# Principles of Statistical Modeling, Spring 2018

#### Jacobs University Bremen, Spring 2018, Herbert Jaeger

**Classes**: Wed 9:45-11:00 (East Hall 4) and Fri 11:15-12:30, East Hall 8

**Tutorial session: **Tue 17:15-18:30, West Hall 4

**TAs**: Xu He (x.he at jacobs-university.de) and Tianlin Liu (t.liu at jacobs-university.de)

**Contents. **This course gives an introduction to the
basic concepts of statistical modeling. We bring together the two views
of statistics and of machine learning. While both traditions have
developed advanced statistical tools to analyse data, the fundamental
questions that are asked (and answered) differ. Stated briefly,
statisticians try to *answer specific, decision-relevant questions* on the basis of data, whereas machine learners aim at *modeling complex pieces of the world in as accurately and comprehensively as possible*,
given data. Both views are important in the current fast developments
in “Big Data” or “Data Analytics”. The course proceeds in four main
parts: (i) the fundamental concepts of statistical modeling: probability
spaces, observation spaces, random variables; (ii) a crash refresher on
basic mathematical formulas and laws; (iii) introduction to statistical
methods; (iv) introduction to methods of machine learning. The course
was developed jointly by a statistician (A. Wilhelm) and a machine
learner (H. Jaeger), and will be highly enriched by examples, exercises
and miniprojects.

**Lecture notes **are here.
This is a new (version 0.1, April 17) version which combines in one
manuscript the parts that were distributed as separate documents before.

**Homework. **There will be two kinds of homeworks, which are treated quite differently. **A. Paper-and-pencil problems**.
These homeworks give an opportunity to exercise the theoretical
concepts introduced in the lecture. These homeworks will not be checked
or graded, and doing them is not mandatory. Instead, the problems will
be discussed and show-solved in weekly tutorial sessions held by the
TAs. Model solutions will be put online a week after issuing the problem
sheets. **B. Programming miniprojects.** The other type of
homework comes in the form of small-sized programming projects.
Students work in teams of two or three, each team submitting a single
solution, by email to the TAs, consisting of the code and a
documentation (typeset pdf document, preferably generated in Latex,
other word processing software allowed). These miniproject homeworks
will be graded. Programming can be done in Matlab or Python.

**Grading. **The course grade will be computed from the
following components: 1. three miniquizzes written in class (30 min) of
which the best two will be taken and counting each by 20% toward the
course grade; 2. classroom presence 10%; 3. programming homeworks 20%;
4. final exam 30%. All quizzes and exams are open-book.

**Schedule (to be filled in agreement with the unfolding of reality**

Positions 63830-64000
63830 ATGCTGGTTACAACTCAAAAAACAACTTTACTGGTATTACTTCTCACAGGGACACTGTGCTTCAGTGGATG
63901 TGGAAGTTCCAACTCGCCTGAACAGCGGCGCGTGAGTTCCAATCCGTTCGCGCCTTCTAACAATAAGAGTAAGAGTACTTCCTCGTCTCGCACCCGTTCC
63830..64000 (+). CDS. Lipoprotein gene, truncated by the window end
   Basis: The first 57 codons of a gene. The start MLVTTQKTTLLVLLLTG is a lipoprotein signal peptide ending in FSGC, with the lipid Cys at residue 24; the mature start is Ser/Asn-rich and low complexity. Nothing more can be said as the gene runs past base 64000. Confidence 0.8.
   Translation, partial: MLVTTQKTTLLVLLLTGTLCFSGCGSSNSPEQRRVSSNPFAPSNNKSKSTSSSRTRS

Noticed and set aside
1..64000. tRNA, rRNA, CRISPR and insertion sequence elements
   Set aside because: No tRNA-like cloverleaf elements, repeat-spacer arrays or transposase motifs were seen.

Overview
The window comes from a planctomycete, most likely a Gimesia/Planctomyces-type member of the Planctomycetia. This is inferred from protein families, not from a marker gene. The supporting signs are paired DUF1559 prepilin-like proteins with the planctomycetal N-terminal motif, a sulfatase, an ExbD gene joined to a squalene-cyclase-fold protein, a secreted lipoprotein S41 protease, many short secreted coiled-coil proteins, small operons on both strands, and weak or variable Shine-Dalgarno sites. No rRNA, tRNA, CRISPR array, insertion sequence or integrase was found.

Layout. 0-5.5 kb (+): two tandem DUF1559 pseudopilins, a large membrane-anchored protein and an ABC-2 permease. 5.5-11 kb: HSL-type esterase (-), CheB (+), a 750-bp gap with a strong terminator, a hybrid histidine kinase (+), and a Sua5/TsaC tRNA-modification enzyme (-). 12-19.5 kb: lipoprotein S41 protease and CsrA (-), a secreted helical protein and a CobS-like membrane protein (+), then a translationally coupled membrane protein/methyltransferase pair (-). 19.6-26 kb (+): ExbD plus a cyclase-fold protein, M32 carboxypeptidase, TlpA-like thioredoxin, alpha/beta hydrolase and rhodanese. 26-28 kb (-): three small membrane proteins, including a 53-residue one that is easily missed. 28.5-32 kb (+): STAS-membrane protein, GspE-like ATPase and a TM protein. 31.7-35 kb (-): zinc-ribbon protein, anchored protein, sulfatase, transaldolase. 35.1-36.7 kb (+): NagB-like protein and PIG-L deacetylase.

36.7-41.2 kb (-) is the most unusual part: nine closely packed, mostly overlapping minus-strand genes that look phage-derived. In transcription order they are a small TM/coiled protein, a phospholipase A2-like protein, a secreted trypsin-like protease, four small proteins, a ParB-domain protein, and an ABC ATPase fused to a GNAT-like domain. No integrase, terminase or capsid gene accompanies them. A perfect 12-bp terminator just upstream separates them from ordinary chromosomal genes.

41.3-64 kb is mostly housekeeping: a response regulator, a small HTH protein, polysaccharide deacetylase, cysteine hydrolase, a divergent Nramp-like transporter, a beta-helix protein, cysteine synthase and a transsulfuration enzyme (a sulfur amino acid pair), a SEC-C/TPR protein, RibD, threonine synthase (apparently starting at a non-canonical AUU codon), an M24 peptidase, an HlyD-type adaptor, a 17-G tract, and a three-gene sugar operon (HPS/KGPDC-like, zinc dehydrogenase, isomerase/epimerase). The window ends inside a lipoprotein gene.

Feb 2 |
Introduction. |

Feb 7 | Lots of examples for probability measurement scenarios. Reading: Lecture Notes Part 1, Section 2 Exercise sheet 1 |

Feb 9 | Elementary events and random variables. Reading: LN Section 3 |

Feb 14 | Operations on RVs 1: products and projections Reading: LN Section 4.1 and Appendix A |

Feb 16 | Operations on RVs 2: transformations of RVs. Modeling time series data by RVs. Reading: LN Sections 4.2 and 5. Exercise sheet 2 |

Feb 21 | Events and sigma-fields. Reading: LN Section 7.1, 7.2 up to (excluding) Theorem 3. |

Feb 23 | More on sigma-fields. The Borel sigma-field. Generating sigma-fields. Reading: LN 7.2, to its end. Exercise sheet 3 |

Feb 28 | Measurable functions. Observing structure through the structure of observations. Reading: LN 7, complete |

Mar 2 | The full picture: probability spaces. Notation: how to correctly write down probability statements. Reading: LN Section 8. Exercise sheet 4 |

Mar 7 | Conditional probability. Exercise sheet 5 |

Mar 9 | no class |

Mar 14 | no class |

Mar 15 | miniquiz 1. 19:00, CNLH |

Mar 16 | Bayes' formula. Samples. Reading: LN Section 9. Exercise sheet 6 |

Mar 21 | Estimators. Distributions. Representing distributions. Marginals. Reading: LN Section 9 to end, LN Section 10 |

Mar 23 | Expectation, variance, covariance, moments. Reading: LN Section 11 Exercise sheet 7 |

Apr 4 | Independence. Markov Chains I. Reading: LN Sections 12 and13. Exercise sheet 8 |

Apr 6 | Markov Chains II. A glimpse on hidden Markov models. |

Apr 11 | A glimpse on Bayesian model estimation. Reading: LN Section 16 (we skip Sections 14 and 15). |

Apr 13 | Some widely used distributions. Solutions to sheet 8 Exercise sheet 9 an old final exam Reading: LN Section 17 |

Apr 18 | Uses of probability theory in the natural sciences and signal processing & control. |

Apr 19 | miniquiz 2. 19:00, CNLH |

Apr 20 | Quiz outcome - discussion. Exercise sheet 10 |

Apr 25 | Part II: statistics. Introduction. Statistics: formalization of the statistical problem. |

Apr 27 | 9:45: extra tutorial, likely in West Hall 4 |

Apr 27 | Statistical procedures. |

May 2 | Remaining sessions not documented since website was hacked. |

May 4 | 9:45: extra tutorial |

May 4 | |

May 9 | |

May 11 | 9:45: extra tutorial |

May 11 | |

May 16 | |

May 22 | 12:30 - 14:30 final exam CNLH (pre-announcement, needs confirmation) |